When proceedings are commenced in Hong Kong, it is a general procedural requirement that the Plaintiff must effect personal service of the originating process, i.e. a writ of summons or an originating summons, on the Defendant. Since the beginning of the COVID-19 pandemic, due to quarantine requirements or other travel or border restrictions, personal service of court documents in Hong Kong has become even more difficult.
Substituted Service where Defendant Cannot be Found
What happens if a Defendant is an individual whose address in Hong Kong is unknown, cannot return to Hong Kong due to travel or border restrictions, has to stay in quarantine, or has absconded after committing the wrongdoing and thereby making personal service impracticable ?
The law recognizes the practical difficulties of service in such situations and allows an alternative way of service by way of substituted service. Order 65 rule 4 of the Rules of the High Court (Cap 4A) provides that the Court may make an order for substituted service where it appears to the Court that for any reason, it is impracticable to serve any document required to be served personally on the Defendant.
To make an application for substituted service, the Plaintiff must satisfy the Court that (1) personal service is impracticable because personal service on the Defendant was attempted but failed and that the Plaintiff has exhausted all reasonable means to personally serve on the Defendant, and (2) the proposed mode(s) of substituted service can reasonably likely bring notice of the proceedings to the Defendant.
Where the Defendant’s address is unknown / cannot be located but there is evidence tending to show that the Defendant may still be within Hong Kong, substituted service by way of publication of the proceedings on newspapers widely circulated in Hong Kong is commonly ordered by the court.
In the case of an individual who has absconded to overseas but is known to the Plaintiff that he has legal representatives in Hong Kong and that the Defendant may be contactable through the legal representatives, service on the legal representatives in Hong Kong may be proposed in the substituted service application, which mode of substituted service has in some previous cases been held by the Court to be valid substituted service.
Novel Modes of Substituted Service by Electronic Means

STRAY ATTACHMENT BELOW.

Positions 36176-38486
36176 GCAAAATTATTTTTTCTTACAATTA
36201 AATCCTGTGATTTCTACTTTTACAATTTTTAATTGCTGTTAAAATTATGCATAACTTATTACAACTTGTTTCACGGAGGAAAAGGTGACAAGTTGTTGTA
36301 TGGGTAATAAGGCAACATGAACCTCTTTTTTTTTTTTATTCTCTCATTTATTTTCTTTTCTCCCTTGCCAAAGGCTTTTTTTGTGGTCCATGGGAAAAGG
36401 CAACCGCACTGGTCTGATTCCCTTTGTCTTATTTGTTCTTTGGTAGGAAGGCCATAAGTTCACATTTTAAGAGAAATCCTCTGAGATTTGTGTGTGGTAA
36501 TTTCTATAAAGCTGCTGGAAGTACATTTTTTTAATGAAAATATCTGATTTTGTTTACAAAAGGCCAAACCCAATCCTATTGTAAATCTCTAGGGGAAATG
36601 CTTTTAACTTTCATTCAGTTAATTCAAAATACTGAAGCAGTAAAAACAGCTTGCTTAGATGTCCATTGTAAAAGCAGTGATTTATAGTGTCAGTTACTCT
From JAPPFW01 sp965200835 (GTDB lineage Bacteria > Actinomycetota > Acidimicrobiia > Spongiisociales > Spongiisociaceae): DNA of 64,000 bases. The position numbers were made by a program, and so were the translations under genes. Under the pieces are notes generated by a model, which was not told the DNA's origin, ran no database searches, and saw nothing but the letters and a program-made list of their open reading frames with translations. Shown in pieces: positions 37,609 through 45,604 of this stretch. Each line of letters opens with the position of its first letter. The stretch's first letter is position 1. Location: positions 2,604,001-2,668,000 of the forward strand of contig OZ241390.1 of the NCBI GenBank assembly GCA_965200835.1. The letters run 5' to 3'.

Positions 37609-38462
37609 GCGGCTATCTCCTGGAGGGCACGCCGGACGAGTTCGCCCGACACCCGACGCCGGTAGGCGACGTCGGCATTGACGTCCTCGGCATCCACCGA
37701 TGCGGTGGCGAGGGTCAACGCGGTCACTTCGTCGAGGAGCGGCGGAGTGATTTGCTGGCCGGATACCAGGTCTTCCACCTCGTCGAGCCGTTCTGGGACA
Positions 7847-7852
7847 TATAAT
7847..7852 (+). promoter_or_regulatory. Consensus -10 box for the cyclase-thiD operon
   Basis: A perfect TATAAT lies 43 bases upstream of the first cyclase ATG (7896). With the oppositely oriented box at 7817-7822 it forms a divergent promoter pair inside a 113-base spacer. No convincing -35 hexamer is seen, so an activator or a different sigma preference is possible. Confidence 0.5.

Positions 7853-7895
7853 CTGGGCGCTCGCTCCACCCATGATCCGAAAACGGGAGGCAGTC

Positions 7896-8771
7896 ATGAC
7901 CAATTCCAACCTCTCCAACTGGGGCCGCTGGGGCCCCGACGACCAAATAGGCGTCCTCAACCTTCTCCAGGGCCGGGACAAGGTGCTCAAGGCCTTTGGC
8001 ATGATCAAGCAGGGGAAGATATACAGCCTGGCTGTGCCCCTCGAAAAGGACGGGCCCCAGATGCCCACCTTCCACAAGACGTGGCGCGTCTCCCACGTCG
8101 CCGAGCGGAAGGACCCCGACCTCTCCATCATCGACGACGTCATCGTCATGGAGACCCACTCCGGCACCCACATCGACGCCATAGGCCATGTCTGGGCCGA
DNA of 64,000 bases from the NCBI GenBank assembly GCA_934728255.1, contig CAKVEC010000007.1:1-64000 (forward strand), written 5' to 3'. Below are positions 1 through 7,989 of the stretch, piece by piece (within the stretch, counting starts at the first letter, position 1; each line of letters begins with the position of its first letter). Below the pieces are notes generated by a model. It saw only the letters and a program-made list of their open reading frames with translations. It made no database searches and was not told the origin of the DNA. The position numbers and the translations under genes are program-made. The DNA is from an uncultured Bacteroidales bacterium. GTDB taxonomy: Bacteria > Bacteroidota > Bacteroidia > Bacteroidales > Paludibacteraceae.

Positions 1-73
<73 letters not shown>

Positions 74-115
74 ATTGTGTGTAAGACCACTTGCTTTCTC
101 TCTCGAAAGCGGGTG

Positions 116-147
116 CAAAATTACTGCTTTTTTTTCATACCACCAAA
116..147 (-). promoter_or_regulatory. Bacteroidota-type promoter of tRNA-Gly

However, whilst it is observed that Order 65 rule 4 does not expressly prescribe any specific modes of substituted service / prohibit certain modes of substituted service, the Hong Kong Courts tend to prefer traditional modes of substituted service such as by postal mail or advertisement. On the contrary, substituted service through electronic means, such as email, Facebook or WeChat, which are now prevalently in use and in some cases may be the only known contact information of the Defendant, had been rejected by the Court. This may leave little to no viable option for the Plaintiff to serve the proceedings in order to pursue the claim.
However, in the recent High Court case of Zhuhai Gotech Intelligent Technology Co Ltd v Persons Unknown (HCZZ 10/2020), where the Plaintiff was victim of certain Facebook pages operated by unknown persons passing off pirated satellite television subscription services provided by the Plaintiff, the Court has, for the first time, allowed substituted service through the novel mode of sending soft copies of the Court documents to the Defendants via Facebook messaging.
Granting the order of substituted service through Facebook messaging, the Court in the above case recognized, among other things, that (1) Order 65 rule 4 could empower the Court to allow substituted service by electronic means even in the absence of express wording allowing it; (2) the Defendants could otherwise not be served without the Plaintiffs incurring great costs in seeking the identity and contact information of the Defendants; and (3) the previous case of Deacons v Stanley Wu (unrep., DCCJ 1133/2010, 16 July 2010) where the proposed mode of substituted service by email was rejected was decided 10 years ago and should be distinguished from this case because the technology was still at a premature stage at that time.
The Zhuhai Gotech Intelligent case may therefore mark the beginning of a paradigm shift of the Court’s attitude from only allowing traditional modes of substituted service to embracing novel modes of substituted service through electronic means or social media platforms, riding the waves of technology and adapting to changes in society.
In light of the above, where the Plaintiff has made efforts to locate and personally serve the Defendant but in vain, the Plaintiff may now have the additional recourse to search for the Defendant’s social media accounts and apply for substituted service on the Defendant via messaging on such social media platforms.
It is noted however that as this is still an early stage of development in the jurisprudence of such new modes of substituted service, whilst Plaintiffs and claimants may now have the choice to apply for these new modes of substituted service, traditional mode(s) of substituted service are still encouraged to be proposed as alternatives in the substituted service application to increase the likelihood of success.
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